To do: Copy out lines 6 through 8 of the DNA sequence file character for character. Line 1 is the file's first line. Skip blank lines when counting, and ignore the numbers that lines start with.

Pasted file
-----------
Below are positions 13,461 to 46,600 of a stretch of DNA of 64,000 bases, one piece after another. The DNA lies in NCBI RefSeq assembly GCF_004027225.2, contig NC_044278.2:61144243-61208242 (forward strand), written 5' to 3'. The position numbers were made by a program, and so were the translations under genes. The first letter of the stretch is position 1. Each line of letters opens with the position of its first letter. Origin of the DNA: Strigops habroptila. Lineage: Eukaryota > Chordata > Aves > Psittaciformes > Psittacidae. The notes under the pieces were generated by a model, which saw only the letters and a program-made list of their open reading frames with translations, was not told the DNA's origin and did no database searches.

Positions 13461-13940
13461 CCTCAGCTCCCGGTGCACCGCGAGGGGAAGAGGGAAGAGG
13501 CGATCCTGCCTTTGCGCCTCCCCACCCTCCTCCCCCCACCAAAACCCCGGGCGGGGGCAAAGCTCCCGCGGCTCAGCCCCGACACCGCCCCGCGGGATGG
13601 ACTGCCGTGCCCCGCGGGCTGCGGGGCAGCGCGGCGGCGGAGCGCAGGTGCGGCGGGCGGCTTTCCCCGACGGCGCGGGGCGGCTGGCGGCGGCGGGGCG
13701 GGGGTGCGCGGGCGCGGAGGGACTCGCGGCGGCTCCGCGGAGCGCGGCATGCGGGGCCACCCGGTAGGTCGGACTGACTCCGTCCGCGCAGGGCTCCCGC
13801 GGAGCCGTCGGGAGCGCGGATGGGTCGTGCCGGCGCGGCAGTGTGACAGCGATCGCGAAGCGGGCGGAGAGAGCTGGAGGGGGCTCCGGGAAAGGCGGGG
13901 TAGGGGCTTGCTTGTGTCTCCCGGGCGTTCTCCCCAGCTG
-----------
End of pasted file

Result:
13701 GGGGTGCGCGGGCGCGGAGGGACTCGCGGCGGCTCCGCGGAGCGCGGCATGCGGGGCCACCCGGTAGGTCGGACTGACTCCGTCCGCGCAGGGCTCCCGC
13801 GGAGCCGTCGGGAGCGCGGATGGGTCGTGCCGGCGCGGCAGTGTGACAGCGATCGCGAAGCGGGCGGAGAGAGCTGGAGGGGGCTCCGGGAAAGGCGGGG
13901 TAGGGGCTTGCTTGTGTCTCCCGGGCGTTCTCCCCAGCTG